Reflections - Friars in Novitiate
Their Vocation Journey Continues...
To see photos of the investiture ceremony in which our new novices received the habit, please click here. https://www.flickr.com/photos/smpcapuchins/sets/72157656357469276/
Joseph Anderson, O.F.M., Cap.
As I look back on my year as a postulant, it is clear to me that it was a year of ongoing conversion. When the visible moments of conversion were clear to me, I had a deep sense of joy. At times, visible happiness came with this joy, and at other times, deep internal movement that made my heart grow came with this joy. Each time my heart grew, I knew I had to leave a habit or way of thinking behind in order for this growth to be real. Thus, joy required me to grieve, but in the grief, I knew I was right where I needed to be. Knowing I am where I need to be is joy for me.
Now, as I am getting ready for the novitiate year, I am filled with joy. I am happy and leaving some people and things behind. I am joyously grieving for what was, and taking the next few weeks to prepare and open my heart for what is to be.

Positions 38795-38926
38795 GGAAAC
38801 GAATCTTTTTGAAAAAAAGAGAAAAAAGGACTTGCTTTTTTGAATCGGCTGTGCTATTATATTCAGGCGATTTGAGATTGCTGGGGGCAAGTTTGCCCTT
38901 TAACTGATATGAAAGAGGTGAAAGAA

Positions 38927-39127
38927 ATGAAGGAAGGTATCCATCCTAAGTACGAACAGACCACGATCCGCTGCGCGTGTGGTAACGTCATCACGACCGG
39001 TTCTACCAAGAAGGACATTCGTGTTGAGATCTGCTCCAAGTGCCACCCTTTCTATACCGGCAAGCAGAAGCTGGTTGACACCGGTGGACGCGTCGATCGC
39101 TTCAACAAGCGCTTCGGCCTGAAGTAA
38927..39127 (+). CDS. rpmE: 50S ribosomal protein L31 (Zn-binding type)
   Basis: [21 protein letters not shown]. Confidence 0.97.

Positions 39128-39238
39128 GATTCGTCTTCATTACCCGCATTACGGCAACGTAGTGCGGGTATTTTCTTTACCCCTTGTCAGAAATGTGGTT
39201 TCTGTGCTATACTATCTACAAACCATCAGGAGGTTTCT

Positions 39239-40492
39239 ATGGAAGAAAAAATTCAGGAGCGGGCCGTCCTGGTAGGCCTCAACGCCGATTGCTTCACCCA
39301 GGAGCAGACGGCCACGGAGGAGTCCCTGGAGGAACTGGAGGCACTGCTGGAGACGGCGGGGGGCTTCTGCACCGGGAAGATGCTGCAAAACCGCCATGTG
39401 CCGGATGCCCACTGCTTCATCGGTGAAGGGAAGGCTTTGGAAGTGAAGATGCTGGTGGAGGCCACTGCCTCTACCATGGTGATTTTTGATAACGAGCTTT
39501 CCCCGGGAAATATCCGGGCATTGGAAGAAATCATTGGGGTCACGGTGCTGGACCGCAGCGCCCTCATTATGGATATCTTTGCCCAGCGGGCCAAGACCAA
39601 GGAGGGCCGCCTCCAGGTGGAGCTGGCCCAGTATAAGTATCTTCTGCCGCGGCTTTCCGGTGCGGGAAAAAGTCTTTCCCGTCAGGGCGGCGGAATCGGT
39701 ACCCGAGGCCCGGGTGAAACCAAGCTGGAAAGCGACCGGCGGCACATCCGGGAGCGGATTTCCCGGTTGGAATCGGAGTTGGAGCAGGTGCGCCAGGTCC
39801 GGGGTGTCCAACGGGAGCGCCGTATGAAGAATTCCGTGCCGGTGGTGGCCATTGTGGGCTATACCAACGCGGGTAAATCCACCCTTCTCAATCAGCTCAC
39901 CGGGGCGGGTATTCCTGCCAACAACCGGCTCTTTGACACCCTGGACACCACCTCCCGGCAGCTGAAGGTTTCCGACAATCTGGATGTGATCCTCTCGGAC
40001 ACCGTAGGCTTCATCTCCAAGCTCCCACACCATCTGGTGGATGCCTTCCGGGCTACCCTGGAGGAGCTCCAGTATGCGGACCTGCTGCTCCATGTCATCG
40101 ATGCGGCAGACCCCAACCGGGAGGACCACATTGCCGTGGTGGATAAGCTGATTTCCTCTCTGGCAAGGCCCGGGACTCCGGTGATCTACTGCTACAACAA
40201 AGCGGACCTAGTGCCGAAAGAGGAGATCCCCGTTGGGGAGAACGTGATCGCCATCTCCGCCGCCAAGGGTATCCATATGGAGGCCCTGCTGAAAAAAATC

Victor Russak, O.F.M., Cap.
I can honestly say that postulancy has been the most transformative year of my life. Not only was an opportunity to grow in my relationship with God, but it allowed me the space and resources to grow and mature in all aspects of my character, especially, with the grace of God and my formators, into a new emotional and affective maturity that has opened up many doors for me. I gained tools to learn how to self-reflect, to come to know myself better, and so realize areas where I can continue to grow and mature.
I am grateful for the gift of my brothers, even when we get on each other’s nerves. There really is something to be said for learning how to live in healthy relationship with four other guys from completely different backgrounds. I am extremely grateful for all of the blessings I have received this past year.
And now novitiate is on the doorstep. Every day closer brings more anticipation and excitement. I cannot wait to be invested into the habit which represents so many men from centuries before me, men who dedicated their lives to God and to God’s people, men who lived out their faith and vocation with zeal and perseverance.
As novitiate nears, all that comes to mind is a phrase that one of our friars told me: “You do not enter religious life for yourself. You enter religious life to give yourself totally to the service of the other.” I only hope that one day I will be able to adopt this maxim into my life, to grow in my love for God, God’s church, and God’s people. All things are possible for God.